Question: Using duplicateCorrelation to handle replicate samples
0
gravatar for rwalke13
2.5 years ago by
rwalke130
rwalke130 wrote:

Dear all,

I am analysing some data from a DNA methylation array study. The comparison of interest is between DNA methylation in neurons that were differentiated from neuronal precursor cells (NPCs) made by differentiating iPSCs from cases (n = 4) and controls (n = 4). For each individual, between two and six DNA samples were assessed. For a given individual, these DNA samples were obtained from neurons that were grown on separate occasions for varying lengths of time (different passage numbers). For some individuals, methylation was measured in neurons differentiated from independent derivations of NPCs. Unfortunately a lot of the information on the passage number of the neurons and the identity of the NPC source of the neurons was not supplied. 

This means that my dataset looks like this:

Sample_Name Slide Sentrix_Position Individual Sex Case_status Passage number NPC ID
1 1 R01C01 1 M Control   1_1
2 1 R02C01 1 M Control   1_2
3 1 R03C01 1 M Control   1_2
4 1 R04C01 2 M Case   2_2
5 1 R05C01 2 M Case 14 2_1
6 1 R06C01 2 M Case 14 2_2
7 1 R01C02 2 M Case   2_1
8 1 R02C02 2 M Case 14 2_1
9 1 R03C02 2 M Case 14 2_2
10 2 R01C02 3 F Case   3_1
11 2 R02C02 3 F Case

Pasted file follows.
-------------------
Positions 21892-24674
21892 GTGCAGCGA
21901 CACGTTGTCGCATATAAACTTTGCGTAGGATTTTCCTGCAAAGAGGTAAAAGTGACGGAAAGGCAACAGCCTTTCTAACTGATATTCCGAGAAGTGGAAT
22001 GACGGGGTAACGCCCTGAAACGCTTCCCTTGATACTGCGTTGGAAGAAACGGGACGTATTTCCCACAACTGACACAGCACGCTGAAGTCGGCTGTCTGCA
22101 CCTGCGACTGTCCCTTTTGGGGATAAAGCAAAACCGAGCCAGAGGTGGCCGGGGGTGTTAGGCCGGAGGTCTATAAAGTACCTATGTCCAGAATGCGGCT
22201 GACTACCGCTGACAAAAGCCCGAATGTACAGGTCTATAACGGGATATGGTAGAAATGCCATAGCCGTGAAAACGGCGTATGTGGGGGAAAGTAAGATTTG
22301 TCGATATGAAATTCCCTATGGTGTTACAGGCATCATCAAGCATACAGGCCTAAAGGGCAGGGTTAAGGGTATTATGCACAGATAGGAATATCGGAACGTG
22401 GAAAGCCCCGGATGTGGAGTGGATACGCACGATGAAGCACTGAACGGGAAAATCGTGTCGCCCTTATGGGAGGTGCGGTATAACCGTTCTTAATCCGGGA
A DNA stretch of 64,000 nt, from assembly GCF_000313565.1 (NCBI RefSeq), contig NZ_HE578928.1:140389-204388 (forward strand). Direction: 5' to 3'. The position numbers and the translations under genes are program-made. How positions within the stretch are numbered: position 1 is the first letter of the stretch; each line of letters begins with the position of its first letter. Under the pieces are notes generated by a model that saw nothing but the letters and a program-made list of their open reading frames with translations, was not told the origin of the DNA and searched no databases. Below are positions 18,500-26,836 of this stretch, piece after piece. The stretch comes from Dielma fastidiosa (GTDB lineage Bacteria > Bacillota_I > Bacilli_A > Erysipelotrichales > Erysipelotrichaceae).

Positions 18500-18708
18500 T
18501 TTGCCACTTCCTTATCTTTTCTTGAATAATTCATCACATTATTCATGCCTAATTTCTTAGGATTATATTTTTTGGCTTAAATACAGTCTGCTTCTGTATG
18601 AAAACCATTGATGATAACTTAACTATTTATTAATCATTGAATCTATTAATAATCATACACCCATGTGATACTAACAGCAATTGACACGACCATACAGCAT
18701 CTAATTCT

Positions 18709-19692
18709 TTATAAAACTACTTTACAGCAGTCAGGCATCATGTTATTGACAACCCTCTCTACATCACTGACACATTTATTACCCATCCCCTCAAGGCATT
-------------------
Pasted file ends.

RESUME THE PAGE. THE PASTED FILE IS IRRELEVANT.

12 2 R03C02 3 F Case    
13 2 R04C02 4 F Control    
14 2 R05C02 4 F Control 13 4_1
15 2 R06C02 4 F Control 12 4_2
16 3 R01C01 5 F Case    
17 3 R02C01 5 F Case    
18 3 R03C01 5 F Case 10 5_1
19 3 R04C01 6 M Control    
20 3 R05C01 6 M Control   6_1
21 3 R06C01 6 M Control    
22 4 R02C02 7 F Control 23 7_1
23 4 R03C02 7 F Control    
24 4 R04C02 8 M Case    
25 4 R05C02 8 M Case    
26 4 R06C02 8 M Case    

I have been trying to work out how best to treat the replicate arrays from each individual. The fact that the replicate arrays from each individual are not strictly technical replicates has made me reluctant to simply average them prior to carrying out analysis of differential methylation (although I have tried this approach). I, therefore, wondered if duplicateCorrelation, with individual as the blocking factor, might be a reasonable thing to do.

So far, I have carried out the case-control comparison in two ways:

1. averaging across the arrays for each individual, as follows (averaged_phenodata is a matrix where each individual is represented by one row and averaged_meth_data is average array data for each individual obtained using avearrays):

design <- model.matrix(~Case_status + Sex, data = averaged_phenodata)

fit <- lmfit(averaged_meth_data, design)

2. Using duplicateCorrelation, as follows:

design <- model.matrix(~Case_status + Sex, data = phenodata)

corfit <- duplicateCorrelation(meth_data, design, block=phenodata$Individual)

fit <- lmFit(meth_data, design, block=phenodata$Individual, correlation=corfit$consensus)

The results obtained from the two approaches are similar in terms of the identities of the top ranked loci but duplicateCorrelation results in many more significant results. 

My questions are:

1. Is this, in theory, a legitimate use of duplicateCorrelation? Does the fact that the expected correlation between the replicates from each individual is not necessarily the same (due to differing levels of similarity of the replicates) invalidate the use of the consensus correlation?

2. Have I gone about implementing it correctly?

Any guidance would be very much appreciated.

Thanks,

Rosie

 

 

ADD COMMENTlink modified 2.5 years ago • written 2.5 years ago by rwalke130
Answer: Using duplicateCorrelation to handle replicate samples
4